A landmark house with a tragic and unusual history has come up for sale near downtown Los Angeles and it can be yours for $12.5 million. Starchitect Michael Rotondi spent the early 1990s crafting an award-winning postmodern house from industrial materials growing out of a 1922 power plant at the Brewery Arts Complex in Lincoln Heights.
The clients were Richard Carlson and Kathy Reges, developers of The Brewery, the world’s largest live/work art colony. “They really wanted something special,” Michael Rotondi says today. “They were really pushing us.” The spectacular house (The New York Times called Rotondi’s work of this period “epitome of industrial chic”) was used for gallery shows and fundraisers, and as a kennel for purebred show dogs, and shaggier animals that Reges rescued from the nearby rail yards. Reges mentored emerging artists and the home became a hub of the art world. “She wanted to invite people in to a public space on the ground floor,” Rotondi said. “With a private upstairs.”
The 16-acre Brewery complex dates back almost 140 years and was expanded and remodeled incorporating artifacts Carlson collected from other ancient industrial buildings.
During the early years of construction, the site hosted a broom factory and trucking company and the power plant was used as a filming location. One makeover turned it into the “Uneeda Medical Supply” in Return of the Living Dead. “The opening shot of the movie fades in on that building,” said Brian Peck, who played “Scuzz” in the film. “We shot the entire first week there. We built the Resurrection Cemetery next door and there was a police barricade in the street. That’s where I got chased by zombies in the rain.”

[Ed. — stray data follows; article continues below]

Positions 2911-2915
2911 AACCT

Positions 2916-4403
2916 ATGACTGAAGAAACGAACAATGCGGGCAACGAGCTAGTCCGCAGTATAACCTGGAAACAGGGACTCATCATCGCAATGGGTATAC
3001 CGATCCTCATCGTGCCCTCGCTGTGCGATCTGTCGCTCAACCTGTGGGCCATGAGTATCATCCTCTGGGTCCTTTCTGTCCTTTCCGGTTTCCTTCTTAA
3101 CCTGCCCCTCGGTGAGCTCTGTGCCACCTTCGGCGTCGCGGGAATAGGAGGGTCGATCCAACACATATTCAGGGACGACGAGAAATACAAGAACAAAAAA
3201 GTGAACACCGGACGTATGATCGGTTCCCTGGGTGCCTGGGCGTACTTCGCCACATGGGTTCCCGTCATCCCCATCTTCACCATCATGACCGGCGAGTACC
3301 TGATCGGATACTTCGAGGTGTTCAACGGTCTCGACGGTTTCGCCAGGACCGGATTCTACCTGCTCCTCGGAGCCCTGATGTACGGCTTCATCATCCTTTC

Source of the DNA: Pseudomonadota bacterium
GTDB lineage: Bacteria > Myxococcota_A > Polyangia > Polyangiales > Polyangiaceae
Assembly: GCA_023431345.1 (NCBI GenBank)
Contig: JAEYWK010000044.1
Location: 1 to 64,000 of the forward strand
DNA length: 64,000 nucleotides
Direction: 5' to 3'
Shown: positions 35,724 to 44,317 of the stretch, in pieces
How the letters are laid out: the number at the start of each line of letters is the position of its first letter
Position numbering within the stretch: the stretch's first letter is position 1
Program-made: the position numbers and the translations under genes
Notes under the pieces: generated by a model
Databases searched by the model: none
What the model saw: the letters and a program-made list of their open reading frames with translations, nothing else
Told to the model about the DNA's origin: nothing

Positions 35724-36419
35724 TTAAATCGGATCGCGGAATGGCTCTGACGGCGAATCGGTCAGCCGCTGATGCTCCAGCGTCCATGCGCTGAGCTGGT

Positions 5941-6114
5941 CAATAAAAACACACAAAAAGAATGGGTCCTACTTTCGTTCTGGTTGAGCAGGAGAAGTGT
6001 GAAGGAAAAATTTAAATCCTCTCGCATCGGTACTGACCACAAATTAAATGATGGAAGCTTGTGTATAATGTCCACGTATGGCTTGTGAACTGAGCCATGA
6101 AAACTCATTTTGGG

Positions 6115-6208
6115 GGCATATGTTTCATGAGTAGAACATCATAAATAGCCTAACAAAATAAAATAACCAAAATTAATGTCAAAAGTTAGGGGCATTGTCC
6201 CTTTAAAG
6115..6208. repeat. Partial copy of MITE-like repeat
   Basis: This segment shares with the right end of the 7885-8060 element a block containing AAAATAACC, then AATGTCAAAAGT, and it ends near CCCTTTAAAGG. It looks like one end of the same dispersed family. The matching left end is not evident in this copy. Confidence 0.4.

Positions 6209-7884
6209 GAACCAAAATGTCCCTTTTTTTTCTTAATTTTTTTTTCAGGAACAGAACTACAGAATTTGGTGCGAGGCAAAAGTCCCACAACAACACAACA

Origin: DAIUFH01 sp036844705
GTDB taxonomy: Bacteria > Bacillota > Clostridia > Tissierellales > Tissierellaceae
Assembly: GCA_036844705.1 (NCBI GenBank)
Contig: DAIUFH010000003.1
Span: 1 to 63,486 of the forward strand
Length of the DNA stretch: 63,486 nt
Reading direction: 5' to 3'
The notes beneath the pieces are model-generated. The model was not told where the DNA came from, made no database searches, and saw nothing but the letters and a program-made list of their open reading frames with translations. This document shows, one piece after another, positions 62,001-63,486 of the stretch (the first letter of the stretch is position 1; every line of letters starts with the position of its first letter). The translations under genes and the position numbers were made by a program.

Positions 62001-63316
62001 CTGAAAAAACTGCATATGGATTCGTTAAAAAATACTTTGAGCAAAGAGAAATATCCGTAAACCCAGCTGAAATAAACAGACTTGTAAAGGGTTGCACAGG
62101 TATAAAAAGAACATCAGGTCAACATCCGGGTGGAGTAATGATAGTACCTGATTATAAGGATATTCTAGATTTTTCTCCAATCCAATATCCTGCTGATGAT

The spectacular home includes vast open spaces with floors floating in between, a glassed-in bedroom with wraparound views, and a swimming pool made from a vintage gasoline tank. Reges and Carlson split up in 2002 and Carlson built another experimental residence, this time from shipping containers, on another part of the property. Reges died in 2005 after suffering multiple injuries after a fall at the home. She was 49 years old. The house was left to her companion Leonard Pate, who spent years in court trying to compel Carlson to bring the structure, allegedly built without permits, up to code.
The Carlson-Reges house won an American Institute of Architects award and is revered by architects. Rotondi was a founder of Sci-Arc, spent years at Morphosis, and has a lot to say about architecture. “Our long term memory comes from body in motion through space,” he said. “Your identity is formed as you’re moving through space, and we don’t really comprehend that until you’re in a space that is unanticipated.”
Great house. Tragic history. The whole thing kinda reminds me of Beetlejuice.
h/t: The Real Deal